Medicines sold on social media pose a ‘genuine threat’ to patient safety - College Chair

Speaking to The i about the risks posed to patients who buy Semaglutide through social media channels, Professor Kamila Hawthorne, Chair of the Royal College of GPs, said: “It’s a genuine threat to a patient’s safety if they are taking drugs that they have bought online without a prescription from a qualified medical professional, and it’s even more worrying if those drugs are being used for purposes that they are not intended to be used for.

“Semaglutide has recently been recommended by NICE for managing obesity in some adults, under the name Wegovy. However, it can only be prescribed as part of a specialist weight management service with multidisciplinary input, and for a maximum of two years.

“Only qualified prescribers have the expertise to take into account the physical, psychological and social factors when treating a patient, and will only prescribe drugs if it suits the unique health needs of the person sitting in front of them. They will also be able to ensure that the drugs work safely in combination with other medications that the patient may be using.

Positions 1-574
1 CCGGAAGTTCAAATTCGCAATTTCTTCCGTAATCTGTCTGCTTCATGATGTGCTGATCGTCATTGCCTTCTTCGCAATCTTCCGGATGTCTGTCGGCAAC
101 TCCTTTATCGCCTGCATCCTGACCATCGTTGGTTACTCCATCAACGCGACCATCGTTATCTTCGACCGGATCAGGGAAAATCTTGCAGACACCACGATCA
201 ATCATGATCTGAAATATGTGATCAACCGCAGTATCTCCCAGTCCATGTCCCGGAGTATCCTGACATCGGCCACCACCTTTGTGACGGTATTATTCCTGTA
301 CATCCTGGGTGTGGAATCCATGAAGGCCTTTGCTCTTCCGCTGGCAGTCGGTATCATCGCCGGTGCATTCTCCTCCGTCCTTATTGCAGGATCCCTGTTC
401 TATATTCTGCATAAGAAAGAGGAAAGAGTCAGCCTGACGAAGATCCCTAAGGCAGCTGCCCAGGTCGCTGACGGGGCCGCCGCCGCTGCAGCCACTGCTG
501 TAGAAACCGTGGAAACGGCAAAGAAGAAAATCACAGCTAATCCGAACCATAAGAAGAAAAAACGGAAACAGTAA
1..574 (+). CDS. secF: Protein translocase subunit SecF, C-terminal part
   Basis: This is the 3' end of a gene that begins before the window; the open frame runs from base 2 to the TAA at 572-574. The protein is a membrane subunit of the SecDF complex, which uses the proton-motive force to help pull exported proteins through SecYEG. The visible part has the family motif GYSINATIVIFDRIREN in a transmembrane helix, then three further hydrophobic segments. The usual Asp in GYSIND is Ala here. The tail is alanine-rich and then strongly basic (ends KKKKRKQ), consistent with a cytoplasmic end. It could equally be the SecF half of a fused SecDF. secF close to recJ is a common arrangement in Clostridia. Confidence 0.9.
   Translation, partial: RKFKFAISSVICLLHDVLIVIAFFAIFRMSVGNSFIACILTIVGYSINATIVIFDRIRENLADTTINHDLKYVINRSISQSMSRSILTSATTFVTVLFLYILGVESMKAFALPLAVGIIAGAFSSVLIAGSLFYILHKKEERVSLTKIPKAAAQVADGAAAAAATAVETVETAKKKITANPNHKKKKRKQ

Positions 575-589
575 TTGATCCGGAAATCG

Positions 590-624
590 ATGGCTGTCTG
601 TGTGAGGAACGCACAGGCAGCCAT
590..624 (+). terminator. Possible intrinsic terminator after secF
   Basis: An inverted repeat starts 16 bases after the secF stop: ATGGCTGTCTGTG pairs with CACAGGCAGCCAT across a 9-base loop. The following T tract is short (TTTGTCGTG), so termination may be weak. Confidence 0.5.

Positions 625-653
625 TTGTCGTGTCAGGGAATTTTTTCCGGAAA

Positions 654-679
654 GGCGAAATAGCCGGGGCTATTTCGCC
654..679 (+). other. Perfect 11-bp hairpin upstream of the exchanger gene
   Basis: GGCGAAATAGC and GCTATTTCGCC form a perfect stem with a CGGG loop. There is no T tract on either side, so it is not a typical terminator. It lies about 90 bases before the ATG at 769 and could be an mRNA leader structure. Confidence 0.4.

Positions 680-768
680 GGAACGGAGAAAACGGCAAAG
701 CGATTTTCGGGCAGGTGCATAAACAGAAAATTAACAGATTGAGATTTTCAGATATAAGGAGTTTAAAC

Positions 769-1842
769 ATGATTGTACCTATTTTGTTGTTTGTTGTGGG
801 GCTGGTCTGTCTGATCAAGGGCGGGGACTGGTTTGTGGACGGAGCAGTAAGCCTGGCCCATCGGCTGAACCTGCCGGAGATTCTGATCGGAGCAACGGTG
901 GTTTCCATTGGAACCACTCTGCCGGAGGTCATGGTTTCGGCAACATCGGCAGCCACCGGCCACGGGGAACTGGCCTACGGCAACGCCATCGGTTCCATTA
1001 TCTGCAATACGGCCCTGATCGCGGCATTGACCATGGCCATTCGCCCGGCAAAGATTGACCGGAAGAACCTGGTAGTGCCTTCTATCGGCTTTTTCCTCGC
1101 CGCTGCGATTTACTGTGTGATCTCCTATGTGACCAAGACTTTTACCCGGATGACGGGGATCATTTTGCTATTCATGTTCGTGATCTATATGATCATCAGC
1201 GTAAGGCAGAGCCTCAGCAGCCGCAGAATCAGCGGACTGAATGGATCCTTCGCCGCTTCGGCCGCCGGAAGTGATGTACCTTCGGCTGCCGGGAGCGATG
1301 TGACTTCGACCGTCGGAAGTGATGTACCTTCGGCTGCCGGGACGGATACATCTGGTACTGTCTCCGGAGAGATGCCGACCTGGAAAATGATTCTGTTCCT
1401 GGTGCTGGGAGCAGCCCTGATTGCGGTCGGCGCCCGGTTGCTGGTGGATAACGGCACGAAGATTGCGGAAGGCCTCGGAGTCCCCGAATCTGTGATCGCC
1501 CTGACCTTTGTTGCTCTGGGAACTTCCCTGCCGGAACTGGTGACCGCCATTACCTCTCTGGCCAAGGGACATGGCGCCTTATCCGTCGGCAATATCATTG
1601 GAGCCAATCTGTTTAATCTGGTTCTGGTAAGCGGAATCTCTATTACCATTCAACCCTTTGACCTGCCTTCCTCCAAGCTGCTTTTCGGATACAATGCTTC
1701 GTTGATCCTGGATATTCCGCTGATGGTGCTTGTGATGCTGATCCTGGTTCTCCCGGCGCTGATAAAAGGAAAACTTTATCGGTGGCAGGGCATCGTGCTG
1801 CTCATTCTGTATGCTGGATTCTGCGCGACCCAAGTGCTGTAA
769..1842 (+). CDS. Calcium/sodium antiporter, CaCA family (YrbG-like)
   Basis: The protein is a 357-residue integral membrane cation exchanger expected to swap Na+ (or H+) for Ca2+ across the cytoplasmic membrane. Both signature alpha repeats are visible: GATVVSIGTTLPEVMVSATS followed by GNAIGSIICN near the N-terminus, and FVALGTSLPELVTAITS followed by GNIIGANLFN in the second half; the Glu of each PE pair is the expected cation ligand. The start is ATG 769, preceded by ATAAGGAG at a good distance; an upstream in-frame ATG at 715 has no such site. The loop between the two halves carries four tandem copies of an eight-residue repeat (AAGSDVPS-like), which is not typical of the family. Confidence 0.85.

“We would urge patients to consider the implications of buying drugs online using unverified websites – there is no way of knowing what they are buying is what they think it is, and this can have serious consequences for their health. Turning to unregulated sources of prescription medication without consultation incurs a real risk of adverse health effects.”

Further information

RCGP Press office: 020 3188 7633

Notes to editor

The Royal College of General Practitioners is a network of more than 54,000 family doctors working to improve care for patients. We work to encourage and maintain the highest standards of general medical practice and act as the voice of GPs on education, training, research and clinical standards.